I am an LDS.
I am a Mormon.
I believe in a belief system.
I was born and raised Mormon.
But I do not subscribe to any religious doctrine or dogma, or the Mormon Church.
I have never participated in rituals.
I do, however, believe in the concept of a “family.”
My mother, my father, and my grandparents were all baptized members of the LDS Church.
My great-grandparents, aunts, uncles, and cousins all were baptized members.
When I was in high school, my friends were all Mormon, too.
They all loved to attend Church services and prayed together.
They would often share their stories about their ancestors, and I learned a lot from them.
I also found that there were a lot of similarities between the Mormon concept of family and my own family.
My family lived together in a very tight-knit family unit, with a very strict set of rules and regulations.
There was never any dispute.
There were no arguments.
I would always be told that my father was my “father.”
It wasn’t always easy for me to understand the meaning of the word.
For a long time, I thought that the Mormon religion was a “revisionist” version of Christianity, a Christian version of Judaism.
I thought it was a religion based on “God-talk,” or “the word of God.”
It was the church I belonged to.
It was a faith I loved.
But as I started to get older, I realized that the Church was actually just another religion.
As a young adult, I began to question my own faith, especially the doctrines and rituals that I had come to believe in.
I began questioning the validity of the doctrine that I was taught as a child.
I questioned the authority of my Mormon bishop.
I became a better Mormon.
When people asked me to tell them why I was leaving, I always told them that it was because I did not believe in anything.
I said I believed in God.
That is it.
The church taught me to “follow your conscience,” that I could not choose my religion.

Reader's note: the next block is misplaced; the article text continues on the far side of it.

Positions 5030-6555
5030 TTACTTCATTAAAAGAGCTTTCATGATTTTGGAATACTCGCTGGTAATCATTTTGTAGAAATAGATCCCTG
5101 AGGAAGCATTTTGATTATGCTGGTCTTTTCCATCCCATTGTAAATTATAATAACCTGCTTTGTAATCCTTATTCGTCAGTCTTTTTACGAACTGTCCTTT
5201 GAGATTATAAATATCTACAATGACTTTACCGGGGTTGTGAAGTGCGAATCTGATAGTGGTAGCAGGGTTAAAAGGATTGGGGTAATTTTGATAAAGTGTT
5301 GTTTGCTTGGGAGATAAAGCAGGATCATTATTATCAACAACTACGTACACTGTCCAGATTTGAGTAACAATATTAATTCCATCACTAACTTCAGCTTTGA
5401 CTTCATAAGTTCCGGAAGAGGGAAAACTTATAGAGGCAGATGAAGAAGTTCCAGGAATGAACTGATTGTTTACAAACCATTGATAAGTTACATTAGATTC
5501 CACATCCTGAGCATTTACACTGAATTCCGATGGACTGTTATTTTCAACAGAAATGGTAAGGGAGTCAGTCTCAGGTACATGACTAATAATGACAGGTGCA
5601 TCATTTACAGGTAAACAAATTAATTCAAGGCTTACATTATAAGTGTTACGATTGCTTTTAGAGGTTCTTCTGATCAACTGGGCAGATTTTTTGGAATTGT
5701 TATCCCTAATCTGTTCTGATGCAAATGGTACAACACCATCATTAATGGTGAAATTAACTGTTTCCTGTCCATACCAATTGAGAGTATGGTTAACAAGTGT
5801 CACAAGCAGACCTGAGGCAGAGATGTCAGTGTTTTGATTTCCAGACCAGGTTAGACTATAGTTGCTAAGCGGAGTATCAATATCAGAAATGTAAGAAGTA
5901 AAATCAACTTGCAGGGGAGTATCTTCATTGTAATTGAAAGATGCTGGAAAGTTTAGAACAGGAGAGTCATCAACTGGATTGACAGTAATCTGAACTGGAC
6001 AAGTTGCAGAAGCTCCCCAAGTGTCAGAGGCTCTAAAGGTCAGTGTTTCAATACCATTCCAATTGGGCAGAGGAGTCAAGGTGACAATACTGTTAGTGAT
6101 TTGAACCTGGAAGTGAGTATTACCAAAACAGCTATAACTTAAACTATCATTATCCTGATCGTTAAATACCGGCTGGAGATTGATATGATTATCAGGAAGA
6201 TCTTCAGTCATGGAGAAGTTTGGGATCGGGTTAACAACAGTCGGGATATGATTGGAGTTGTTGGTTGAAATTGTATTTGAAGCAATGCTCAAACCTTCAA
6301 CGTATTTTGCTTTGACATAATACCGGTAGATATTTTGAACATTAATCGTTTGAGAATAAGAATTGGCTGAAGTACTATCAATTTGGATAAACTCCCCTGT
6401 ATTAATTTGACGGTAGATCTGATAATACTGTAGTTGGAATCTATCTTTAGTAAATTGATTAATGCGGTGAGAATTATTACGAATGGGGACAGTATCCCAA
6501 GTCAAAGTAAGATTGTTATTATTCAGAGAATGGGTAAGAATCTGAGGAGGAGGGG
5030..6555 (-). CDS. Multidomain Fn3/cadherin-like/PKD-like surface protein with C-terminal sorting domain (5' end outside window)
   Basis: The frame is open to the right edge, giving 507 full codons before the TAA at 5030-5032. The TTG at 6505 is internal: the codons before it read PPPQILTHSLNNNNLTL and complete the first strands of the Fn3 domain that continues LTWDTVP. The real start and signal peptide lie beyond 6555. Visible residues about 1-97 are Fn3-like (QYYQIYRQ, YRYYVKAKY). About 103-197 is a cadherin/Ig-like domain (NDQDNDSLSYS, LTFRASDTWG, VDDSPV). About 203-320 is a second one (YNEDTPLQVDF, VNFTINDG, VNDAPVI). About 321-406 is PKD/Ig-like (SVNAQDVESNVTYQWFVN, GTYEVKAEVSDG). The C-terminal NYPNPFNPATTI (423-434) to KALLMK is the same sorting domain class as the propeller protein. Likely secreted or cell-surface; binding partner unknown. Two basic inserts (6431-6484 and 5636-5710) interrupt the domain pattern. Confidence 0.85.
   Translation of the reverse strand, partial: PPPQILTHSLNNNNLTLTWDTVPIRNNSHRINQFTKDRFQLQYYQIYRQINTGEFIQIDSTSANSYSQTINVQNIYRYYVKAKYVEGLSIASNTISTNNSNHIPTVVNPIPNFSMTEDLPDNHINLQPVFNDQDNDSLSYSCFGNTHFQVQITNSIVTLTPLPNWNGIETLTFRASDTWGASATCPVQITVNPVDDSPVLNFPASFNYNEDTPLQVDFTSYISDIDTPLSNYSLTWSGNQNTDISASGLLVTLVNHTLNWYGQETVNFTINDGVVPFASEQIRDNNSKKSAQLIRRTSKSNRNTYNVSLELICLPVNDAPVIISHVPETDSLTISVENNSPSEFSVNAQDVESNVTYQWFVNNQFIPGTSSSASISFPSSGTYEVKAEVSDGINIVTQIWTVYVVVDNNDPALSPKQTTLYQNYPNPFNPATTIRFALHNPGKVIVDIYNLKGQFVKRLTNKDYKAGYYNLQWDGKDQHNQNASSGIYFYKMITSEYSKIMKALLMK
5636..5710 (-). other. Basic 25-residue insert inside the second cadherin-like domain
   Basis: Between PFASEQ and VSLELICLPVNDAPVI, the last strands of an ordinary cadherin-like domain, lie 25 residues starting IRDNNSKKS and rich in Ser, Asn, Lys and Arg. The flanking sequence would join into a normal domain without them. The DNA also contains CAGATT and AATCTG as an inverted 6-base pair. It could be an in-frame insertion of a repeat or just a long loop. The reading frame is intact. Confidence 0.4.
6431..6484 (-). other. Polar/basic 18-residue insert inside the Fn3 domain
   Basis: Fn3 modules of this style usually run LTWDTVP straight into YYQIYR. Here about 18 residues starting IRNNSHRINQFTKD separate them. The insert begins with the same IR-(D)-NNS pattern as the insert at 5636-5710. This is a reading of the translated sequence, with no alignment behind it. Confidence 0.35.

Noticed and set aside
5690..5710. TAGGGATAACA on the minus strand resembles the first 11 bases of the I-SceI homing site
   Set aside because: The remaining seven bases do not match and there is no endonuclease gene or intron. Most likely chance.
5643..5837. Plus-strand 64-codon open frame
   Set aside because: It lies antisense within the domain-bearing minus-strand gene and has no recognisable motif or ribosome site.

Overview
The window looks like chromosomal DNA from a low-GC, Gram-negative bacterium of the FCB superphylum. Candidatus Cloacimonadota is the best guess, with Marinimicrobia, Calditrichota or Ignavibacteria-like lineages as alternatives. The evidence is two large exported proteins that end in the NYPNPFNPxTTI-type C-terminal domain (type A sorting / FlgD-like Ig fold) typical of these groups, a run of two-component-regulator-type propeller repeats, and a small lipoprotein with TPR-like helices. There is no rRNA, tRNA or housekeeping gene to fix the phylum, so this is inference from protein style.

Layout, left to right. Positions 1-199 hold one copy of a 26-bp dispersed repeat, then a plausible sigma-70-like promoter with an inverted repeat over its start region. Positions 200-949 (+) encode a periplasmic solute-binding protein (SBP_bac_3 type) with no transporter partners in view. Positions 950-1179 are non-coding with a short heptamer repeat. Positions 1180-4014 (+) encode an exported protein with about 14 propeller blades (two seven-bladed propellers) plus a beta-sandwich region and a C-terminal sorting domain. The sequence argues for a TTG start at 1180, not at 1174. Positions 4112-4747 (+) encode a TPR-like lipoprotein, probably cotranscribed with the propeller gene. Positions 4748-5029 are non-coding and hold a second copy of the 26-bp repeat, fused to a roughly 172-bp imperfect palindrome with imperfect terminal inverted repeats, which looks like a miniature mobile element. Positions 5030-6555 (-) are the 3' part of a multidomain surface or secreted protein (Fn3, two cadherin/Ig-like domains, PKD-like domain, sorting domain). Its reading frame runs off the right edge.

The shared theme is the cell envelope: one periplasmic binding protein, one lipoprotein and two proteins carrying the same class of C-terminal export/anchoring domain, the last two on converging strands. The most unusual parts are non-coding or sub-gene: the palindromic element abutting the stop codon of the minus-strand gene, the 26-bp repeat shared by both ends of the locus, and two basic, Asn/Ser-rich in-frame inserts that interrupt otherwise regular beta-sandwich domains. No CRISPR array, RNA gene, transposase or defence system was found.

That I could choose my church.
But that was all a lie.
There are many other things in Mormonism that have nothing to do with the truth of Mormonism.
The Mormon church teaches that you can become a member only after you are baptized.
And if you are not baptized, you can’t become a Mormon, either.
There is a clause in the church’s constitution that says that you cannot become a full member if you have not been baptized in a Mormon temple.
If you do not have a temple recommend, or if you leave the church, you cannot be a full Mormon.
You must wait for the right time.
And you must wait until you are ready to become a new member.
The Mormons believe that God made the earth and the universe in six days, but there is no mention of a six-day creation, no mention that the earth was created 6,000 years ago.
There’s no mention at all of the Flood.
There isn’t even a mention of Noah.
The LDS Church teaches that there are six literal days in the year, and that God created the universe 6,500 years ago, on April 18.
The first two days of the month are referred to as “days of the Lord,” and the third day of the year is referred to by Latter-Day Saints as “the first day of creation.”
That is why they call the calendar “the sixth day.”
The six literal hours are known as the “four quarters.”
There is no reference to the earth being created in six months.
There seems to be no mention, for example, of a literal day in the month of April, or of the day of a moon.
In fact, the only time the LDS church talks about a literal lunar eclipse is in its official history.
I don’t know why, but every time the Mormon church tells me that I am “right now in a celestial realm,” I get nervous.
This is not what the scriptures teach, either, according to the Bible.
The Bible teaches that the Sabbath was established in the first month of the Old Testament, in Genesis 18:5, “But on the second day of Unleavened Bread,” according to Mormon scripture.
The day of Pentecost is written in the book of Revelation, chapter 6, verse 5, “And I saw the Lamb of God descending from heaven with his angels, with the clouds separating the light from the darkness, and the glory from the earth.”
The day is written for a “day of the LORD.”
The LDS church teaches: We believe that on the first day, on the sixth day of Creation, God said to the angels, “I am going to create a great and marvelous work, and then He will send his angels in a great day, and He will set His face against the earth, and it will be desolate.”
The Lord will not be pleased with